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Iraq: Between civil war and power struggles

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Iraq: Between civil war and power struggles


Since the US declared its war in Iraq over, the everyday violence has been directed against police, coalition troops or civilians. The clear aim of the insurgents has been to cause the maximum amount of disruption. But last month’s bombing of the Golden Temple, a Shia shrine at Samarra was a different kind of attack. It has sparked a series of reprisals that threaten to derail delicate negotiations for a new Iraqi government.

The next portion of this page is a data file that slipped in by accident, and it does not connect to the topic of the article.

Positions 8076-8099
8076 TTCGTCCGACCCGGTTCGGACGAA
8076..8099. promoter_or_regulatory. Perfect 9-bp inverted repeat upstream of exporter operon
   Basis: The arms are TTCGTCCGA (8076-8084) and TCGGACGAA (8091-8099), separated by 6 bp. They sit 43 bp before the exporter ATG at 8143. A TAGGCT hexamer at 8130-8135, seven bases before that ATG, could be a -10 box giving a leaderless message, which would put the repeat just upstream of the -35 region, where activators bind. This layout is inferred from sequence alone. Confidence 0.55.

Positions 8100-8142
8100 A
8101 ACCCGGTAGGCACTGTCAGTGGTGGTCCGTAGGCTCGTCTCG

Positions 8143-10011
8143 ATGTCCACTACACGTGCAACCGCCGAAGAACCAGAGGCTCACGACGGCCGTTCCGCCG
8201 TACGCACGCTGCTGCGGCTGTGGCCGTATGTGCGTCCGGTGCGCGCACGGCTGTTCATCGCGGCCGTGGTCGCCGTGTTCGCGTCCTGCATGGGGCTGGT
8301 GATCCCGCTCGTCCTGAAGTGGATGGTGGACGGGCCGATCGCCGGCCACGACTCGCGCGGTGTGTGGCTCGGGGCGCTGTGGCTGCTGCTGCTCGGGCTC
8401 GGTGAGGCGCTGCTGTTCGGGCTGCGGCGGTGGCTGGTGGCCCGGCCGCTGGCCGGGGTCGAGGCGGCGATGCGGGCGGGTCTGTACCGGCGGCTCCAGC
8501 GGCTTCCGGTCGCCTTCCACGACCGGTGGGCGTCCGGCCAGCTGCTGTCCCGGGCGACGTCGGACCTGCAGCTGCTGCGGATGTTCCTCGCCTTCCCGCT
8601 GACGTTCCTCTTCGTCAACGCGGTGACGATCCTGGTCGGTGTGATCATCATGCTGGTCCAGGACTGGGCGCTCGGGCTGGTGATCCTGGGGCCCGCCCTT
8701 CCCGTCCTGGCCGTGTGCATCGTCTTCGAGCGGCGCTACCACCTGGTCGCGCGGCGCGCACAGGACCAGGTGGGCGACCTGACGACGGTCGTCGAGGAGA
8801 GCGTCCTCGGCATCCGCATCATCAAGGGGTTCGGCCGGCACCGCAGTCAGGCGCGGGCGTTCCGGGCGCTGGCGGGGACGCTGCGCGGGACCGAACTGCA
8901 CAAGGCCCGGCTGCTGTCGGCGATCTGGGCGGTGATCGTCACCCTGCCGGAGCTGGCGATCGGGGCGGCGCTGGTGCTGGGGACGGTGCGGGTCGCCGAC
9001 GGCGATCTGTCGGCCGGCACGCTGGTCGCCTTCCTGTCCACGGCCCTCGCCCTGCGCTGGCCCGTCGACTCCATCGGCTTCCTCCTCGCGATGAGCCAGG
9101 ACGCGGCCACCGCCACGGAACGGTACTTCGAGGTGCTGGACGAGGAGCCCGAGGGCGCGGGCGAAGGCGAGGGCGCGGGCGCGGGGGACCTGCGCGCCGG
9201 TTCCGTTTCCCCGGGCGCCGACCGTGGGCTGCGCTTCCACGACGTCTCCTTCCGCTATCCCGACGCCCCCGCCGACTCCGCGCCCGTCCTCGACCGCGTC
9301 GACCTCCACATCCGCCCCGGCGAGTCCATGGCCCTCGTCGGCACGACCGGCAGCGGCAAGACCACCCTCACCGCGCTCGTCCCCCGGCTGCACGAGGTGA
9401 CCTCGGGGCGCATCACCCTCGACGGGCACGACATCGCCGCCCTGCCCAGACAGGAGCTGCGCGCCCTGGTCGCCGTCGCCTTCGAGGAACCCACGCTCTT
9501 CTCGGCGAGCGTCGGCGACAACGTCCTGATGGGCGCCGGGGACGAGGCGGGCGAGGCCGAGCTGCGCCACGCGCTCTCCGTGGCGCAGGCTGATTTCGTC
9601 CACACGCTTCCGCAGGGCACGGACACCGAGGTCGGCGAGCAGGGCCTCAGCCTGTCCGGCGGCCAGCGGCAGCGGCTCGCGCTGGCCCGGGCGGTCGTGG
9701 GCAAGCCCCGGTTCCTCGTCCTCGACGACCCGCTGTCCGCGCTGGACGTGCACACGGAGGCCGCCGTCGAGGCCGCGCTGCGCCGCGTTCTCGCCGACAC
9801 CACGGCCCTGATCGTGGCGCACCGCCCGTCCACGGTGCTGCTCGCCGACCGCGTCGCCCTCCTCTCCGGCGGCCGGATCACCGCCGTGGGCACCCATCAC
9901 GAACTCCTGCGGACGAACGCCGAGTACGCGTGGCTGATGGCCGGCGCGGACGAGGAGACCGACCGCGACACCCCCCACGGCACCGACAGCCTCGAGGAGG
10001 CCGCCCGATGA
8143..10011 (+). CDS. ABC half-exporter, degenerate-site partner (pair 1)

Iraq has always been divided into dozens of ethnic and religious factions. Most people are either Kurds, Shi’ite, or Sunni muslims. After the attack in Samarra, several Sunni mosques were set on fire in Baghdad, especially around the hardline Shi’ite district of Sadr City. Aside from the wilful destruction of mosques, there have been a string of kidnappings, killings and other forms of revenge. The number of dead remains uncertain, but it is widely thought to be in the hundreds. But the US Secretary of Defence, Donald Rumsfeld, does not believe Iraq is descending into civil war. “I don’t believe they are in a civil war today. There has always been a potential for a civil war. That country was held together through a repressive regime that put hundreds of thousands of human beings into mass graves,” he said. The US hoped that last year’s votes on Iraq’s constitution and the subsequent legislative elections would spell the beginning of the end of violence. But the political process remains blocked by internal wrangling. Jalal Talabani has been widely touted as the man who can achieve a balance between the main factions but he has to contend with massive internal divisions. The main parties cannot agree on the choice by the Shia bloc of Ibrahim al-Jaafari as premier, who’s bidding for a second mandate. He has been under fire from Sunni groups who say he has failed to bring security or prosperity during the year in which he has been interim prime minister. They also accuse him of being too closely linked to Moqtada al-Sadr, the powerful radical cleric who has a record of urging his followers to back the insurgency that attacks US forces.
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